Finding flavours amid Chinese food boycott

Amid calls for boycott of Chinese food and restaurants in India, several people are calling out the authenticity of the ‘desi-Chinese’ cuisine that we relish regularly at the nearest noodle shop.

Published: 22nd June 2020 01:25 AM  |   Last Updated: 22nd June 2020 01:25 AM   |  A+A-

Chinese food

Representational image.

Express News Service

BENGALURU:  As the Indo-China border issue came to a boil, the simmering tension has entered our kitchens too. Amid calls for boycott of Chinese food and restaurants in India, several people are calling out the authenticity of the ‘desi-Chinese’ cuisine that we relish regularly at the nearest noodle shop or a pan-Asian outlet.

City-based hospitality professional Aslam Gafoor says the Chinese cuisine available here is more suited for the tastebuds of Indians. "One can trace back their history when they started migrating to India and having their own settlements. The recipe might be the same but the ingredients they used were different. The chillis and other spices which they started using were grown in India and tasted different," says Gafoor, who jokes that if one tries to serve manchurian or fried rice to a person of Chinese origin even they would not be able to relate to the food.

However, getting rid of Gobi manchurian or Schezwan fried rice from the menu might not prove to be as easy as breaking a TV set made by a Chinese brand. "After Indian food, it’s the most popular cuisine among people," adds Gafoor. 

Busting various  myths about Chinese food, Vivek Salunke, co-partner of Dofu in Indiranagar, says in its home country, the flavour varies according to regions and topography. "We have a limited knowledge about the ingredients that go into making their dish.  How many of us know that  curry leaves are widely used in Chinese kitchen? They also use a mix of mustard oil, sesame oil and groundnut oil," says Salunke, adding that enjoying authentic Chinese flavours is an acquired taste. However, chefs are trying to educate themselves to make the dishes as authentic as possible.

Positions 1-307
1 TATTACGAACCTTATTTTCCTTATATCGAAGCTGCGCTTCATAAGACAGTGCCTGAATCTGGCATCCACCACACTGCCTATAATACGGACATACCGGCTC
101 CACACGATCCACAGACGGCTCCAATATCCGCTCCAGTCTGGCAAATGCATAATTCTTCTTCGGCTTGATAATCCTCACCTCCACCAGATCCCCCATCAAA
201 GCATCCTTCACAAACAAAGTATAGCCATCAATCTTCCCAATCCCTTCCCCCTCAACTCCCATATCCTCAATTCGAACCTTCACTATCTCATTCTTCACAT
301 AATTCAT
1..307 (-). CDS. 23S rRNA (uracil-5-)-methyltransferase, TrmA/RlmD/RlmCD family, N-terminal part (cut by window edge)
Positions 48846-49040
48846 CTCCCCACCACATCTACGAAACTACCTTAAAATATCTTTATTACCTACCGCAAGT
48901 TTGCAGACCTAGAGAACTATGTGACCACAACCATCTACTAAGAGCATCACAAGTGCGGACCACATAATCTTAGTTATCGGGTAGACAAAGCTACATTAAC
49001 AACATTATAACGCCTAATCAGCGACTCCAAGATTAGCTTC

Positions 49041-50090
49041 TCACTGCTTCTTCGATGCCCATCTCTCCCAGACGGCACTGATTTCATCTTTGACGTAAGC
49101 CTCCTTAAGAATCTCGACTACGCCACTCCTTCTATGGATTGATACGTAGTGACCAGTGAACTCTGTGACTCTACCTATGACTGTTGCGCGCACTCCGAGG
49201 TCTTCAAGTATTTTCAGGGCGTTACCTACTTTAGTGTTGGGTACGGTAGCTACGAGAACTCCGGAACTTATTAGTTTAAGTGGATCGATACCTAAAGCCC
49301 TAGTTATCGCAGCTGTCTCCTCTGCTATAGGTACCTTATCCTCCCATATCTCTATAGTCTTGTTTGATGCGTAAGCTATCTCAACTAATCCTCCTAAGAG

He also explains that just like the Indianised version, the Chuka recipes (Japanese way of making Chinese food) are also gaining popularity in Bengaluru. Also, there’s no one particular kind of Chinese food available in India, says Amit Ahuja, who owns restaurants like Misu and Lucky Chan in the city.

"The dishes prepared here are heavy on the use of soya sauce and chilli sauce. They can be categorised into two kinds – the Indianised version and the international Chinese cuisine, which is also available in places like Dubai, Tokyo and New York," says Ahuja, pointing out that the one stark difference is in the usage of meat. "For  example, Cantonese street food comprises a lot of meat, such as rabbit, snake or octopus. But we don’t use anything beyond chicken or seafood,"  he adds. 

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